In other cases, though, a rift in a friendship isn’t the result of a single event but is caused by a gradual realization that the two of you aren’t as similar as you once thought. Remember, as you grow, your interests change—and so do those of your friend. What can you do when you sense that you and a friend are drifting apart?
How to Mend a Friendship
Have you ever torn one of your favorite articles of clothing? What did you do? Throw it away? or repair it? No doubt, much depended on the extent of the damage and how much you valued the garment. If you really loved that article of clothing, you probably looked for ways to repair it. In many cases, the same is possible with a damaged friendship. Much depends on what has happened and how much you value the relationship.*
For instance, if you’ve been the victim of some unkind word or deed, you may be able to cover over the problem by following the advice of Psalm 4:4: “Have your say in your heart, upon your bed, and keep silent.” So before throwing away the friendship, think carefully. Was the act intentional? If you can’t be sure, why not give your friend the benefit of the doubt? In many cases you can let ‘love cover a multitude of sins.’—1 Peter 4:8.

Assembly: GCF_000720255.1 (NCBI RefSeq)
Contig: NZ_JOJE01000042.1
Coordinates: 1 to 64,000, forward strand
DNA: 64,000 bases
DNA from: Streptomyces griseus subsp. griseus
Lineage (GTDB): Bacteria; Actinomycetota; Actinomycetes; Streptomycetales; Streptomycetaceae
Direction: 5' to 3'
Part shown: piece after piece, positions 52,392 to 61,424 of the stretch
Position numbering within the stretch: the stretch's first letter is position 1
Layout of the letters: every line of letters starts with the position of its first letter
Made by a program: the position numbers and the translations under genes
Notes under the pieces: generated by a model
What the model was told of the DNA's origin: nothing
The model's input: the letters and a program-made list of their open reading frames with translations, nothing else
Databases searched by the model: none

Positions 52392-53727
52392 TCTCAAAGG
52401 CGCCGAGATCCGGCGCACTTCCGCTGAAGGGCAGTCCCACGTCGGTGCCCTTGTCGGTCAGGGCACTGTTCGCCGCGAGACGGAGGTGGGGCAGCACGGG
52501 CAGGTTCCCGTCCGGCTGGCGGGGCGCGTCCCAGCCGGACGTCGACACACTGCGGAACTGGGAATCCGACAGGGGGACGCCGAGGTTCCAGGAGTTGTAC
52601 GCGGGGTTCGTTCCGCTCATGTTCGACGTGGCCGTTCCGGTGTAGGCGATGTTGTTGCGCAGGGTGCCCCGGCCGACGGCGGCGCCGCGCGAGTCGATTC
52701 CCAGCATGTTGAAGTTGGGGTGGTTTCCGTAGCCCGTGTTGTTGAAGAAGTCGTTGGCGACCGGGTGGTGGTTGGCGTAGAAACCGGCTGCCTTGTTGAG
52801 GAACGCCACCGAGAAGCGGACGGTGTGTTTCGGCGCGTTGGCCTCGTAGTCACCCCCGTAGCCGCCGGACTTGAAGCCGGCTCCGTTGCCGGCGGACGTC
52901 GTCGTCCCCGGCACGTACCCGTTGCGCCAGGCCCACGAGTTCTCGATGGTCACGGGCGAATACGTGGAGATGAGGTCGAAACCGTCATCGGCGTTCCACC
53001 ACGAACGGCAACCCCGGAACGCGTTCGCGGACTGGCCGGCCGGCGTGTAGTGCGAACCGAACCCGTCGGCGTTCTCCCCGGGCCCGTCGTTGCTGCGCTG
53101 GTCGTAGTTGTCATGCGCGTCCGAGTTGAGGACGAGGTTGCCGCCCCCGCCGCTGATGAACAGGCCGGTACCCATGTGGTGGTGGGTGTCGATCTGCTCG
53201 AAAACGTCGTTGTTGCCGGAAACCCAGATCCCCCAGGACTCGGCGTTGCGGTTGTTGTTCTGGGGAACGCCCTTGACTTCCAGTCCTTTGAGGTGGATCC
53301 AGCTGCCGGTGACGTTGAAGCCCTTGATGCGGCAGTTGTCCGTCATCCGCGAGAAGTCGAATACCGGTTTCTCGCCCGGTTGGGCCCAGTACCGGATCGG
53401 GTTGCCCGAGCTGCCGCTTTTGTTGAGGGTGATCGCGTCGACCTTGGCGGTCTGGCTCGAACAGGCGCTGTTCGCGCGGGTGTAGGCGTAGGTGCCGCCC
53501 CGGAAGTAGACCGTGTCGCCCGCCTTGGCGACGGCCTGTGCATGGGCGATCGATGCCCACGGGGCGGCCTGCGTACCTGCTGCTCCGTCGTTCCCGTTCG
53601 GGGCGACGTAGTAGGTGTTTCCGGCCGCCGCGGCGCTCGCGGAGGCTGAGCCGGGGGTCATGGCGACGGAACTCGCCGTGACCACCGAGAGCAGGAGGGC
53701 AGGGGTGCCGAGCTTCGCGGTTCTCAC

You might also examine whether you contributed to the problem. For example, if a friend betrays a confidence, could it be that it was unwise on your part to burden your friend with the information in the first place? Another question you could consider is whether you set yourself up as a target for ridicule—perhaps by excessive or foolish talking. (Proverbs 15:2) If so, ask yourself, ‘Do I need to make changes so that my friend will respect me more?’
“Can We Talk About What Happened?”
What, though, if you feel that you cannot simply dismiss the matter? In that case it might be best to approach your friend. But be careful not to do so when you’re angry. The Bible states: “An enraged man stirs up contention, but one that is slow to anger quiets down quarreling.” (Proverbs 15:18) So wait until you’ve cooled down before you attempt to resolve the situation.